Why Facebook’s Checkout is good but not enough
The mobile ecommerce subject of today is that Facebook is working on a solution to prefill payment forms on mobile interfaces to help streamline the checkout experience on these devices. The test integration bridges Braintree to provide a frictionless buying experience for JackThreads. (TechCrunch, Forbes, PandoDaily, AllThingsD etc)
This looks like a pretty good approach from the limited info the Facebook team released publicly as it removes a couple of pain points from existing contenders that try to solve this problem. And these include every big wallet product on the market, from Google Checkout to Amazon Payments, PayPal and others. Facebook learned from their mistakes and is experimenting with models that might stick in a huge market yet to be dominated.
But let’s take a look at the pain points:
It’s still generally difficult to buy from mobile platforms
There’s obviously good mcomm experiences by great companies out there that are spending a lot of time and effort to onboard their mobile users. But not every merchant can spend as much as Fab, Gilt or Amazon on their apps. And once you’ve had the seamless payment experience of an Uber ride it’s quite difficult to go back to punching in 20-odd forms on a small virtual keyboard. It’s 2013 after all.
Wallet companies fragment the ecommerce space
Merchants that integrate Checkout with Paypal or Google Wallet at least alleviate the pains of paying for your order. But that’s only if their users have an account with these services, a fact which fragments the market even more, especially with no clear winner in sight. And they’re not a breeze to integrate for merchants either.
The actual user experience of buying on mobile
These 2 figures speak for themselves.
Did you know that 97% of mobile shoppers abandon their mobile shopping carts before making a purchase? – Google Wallet API
20% of shopping sessions are already being started on mobile. – Bill Ready, CEO Braintree.
20% of volume with up to 97% shopping cart abandonment. You do the math on how big this opportunity is.
So far Facebook are 2-up with payment processor agnostic solution that also takes some hassle out of filling out forms.
But what if we’d take this further? The future of successful mobile ecommerce might very well be in the hands of app developers that are already capturing users attention at a very impressive rate. Pinterest, Polyvore, Styloko, Wanelo, Fancy et all have impressive user engagement numbers that speak for themselves. These customers love the experience of having great products put in front of them and the validation they seek from their peers to buy such a product. The whole model works out so well that one might even go so far as to say these companies are the new champions of affiliate marketing. And affiliate marketing really needs some clean champions these days.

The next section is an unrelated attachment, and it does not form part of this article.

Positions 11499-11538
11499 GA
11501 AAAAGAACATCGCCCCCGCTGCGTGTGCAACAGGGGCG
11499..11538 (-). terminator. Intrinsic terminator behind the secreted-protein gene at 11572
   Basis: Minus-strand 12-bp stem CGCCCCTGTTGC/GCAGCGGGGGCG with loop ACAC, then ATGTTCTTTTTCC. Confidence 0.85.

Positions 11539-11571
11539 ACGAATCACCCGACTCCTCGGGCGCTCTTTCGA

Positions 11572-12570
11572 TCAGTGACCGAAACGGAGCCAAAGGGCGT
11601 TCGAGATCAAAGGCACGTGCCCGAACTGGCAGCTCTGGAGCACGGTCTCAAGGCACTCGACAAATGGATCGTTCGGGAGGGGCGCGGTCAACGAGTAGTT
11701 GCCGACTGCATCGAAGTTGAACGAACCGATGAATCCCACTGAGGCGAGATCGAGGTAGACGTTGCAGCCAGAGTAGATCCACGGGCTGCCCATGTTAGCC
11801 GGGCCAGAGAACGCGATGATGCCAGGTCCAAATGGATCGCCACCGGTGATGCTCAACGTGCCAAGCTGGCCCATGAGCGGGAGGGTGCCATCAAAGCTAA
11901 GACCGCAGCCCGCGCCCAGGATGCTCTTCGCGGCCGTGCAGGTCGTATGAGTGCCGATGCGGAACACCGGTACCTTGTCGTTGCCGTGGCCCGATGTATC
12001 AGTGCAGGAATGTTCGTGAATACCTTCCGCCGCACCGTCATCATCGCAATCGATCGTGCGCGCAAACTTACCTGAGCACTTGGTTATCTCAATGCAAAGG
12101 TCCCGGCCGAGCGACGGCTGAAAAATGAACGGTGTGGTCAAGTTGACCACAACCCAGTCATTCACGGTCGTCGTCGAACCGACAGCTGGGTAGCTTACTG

So ecommerce starts to center on customers, their individuality and their peers core influence to their shopping decisions. What’s missing?
The piece that links it all and makes shopping a breeze.
It should be available to users in apps where they already love to spend their time. These companies know and understand their users intimately and are usually great at designing experiences on multiple platforms. From the customer’s POV shopping should be as simple as saying where you want your product delivered and what payment method you want to use.
A great shopping experience shouldn’t necessarily push users off the platform to place an order. It should also be platform agnostic, supporting web and mobile. Payment processor agnostic too so it’s universal. And lastly, merchants shouldn’t put in any effort to be a part of this.
Facebook’s brief details on the new service show us they’ve checked a few of these items off the list. And we had all of the above traits in mind when we built amber.io, an API for placing orders on online stores. We believe this missing link is core to taking ecommerce a step further.
We’ll have more details and data publicly available over the next few weeks. In the meantime get in touch at firstname.lastname@example.org and feel free to check out a Chrome extension we’ve built to demo the technology at www.ambercheckout.com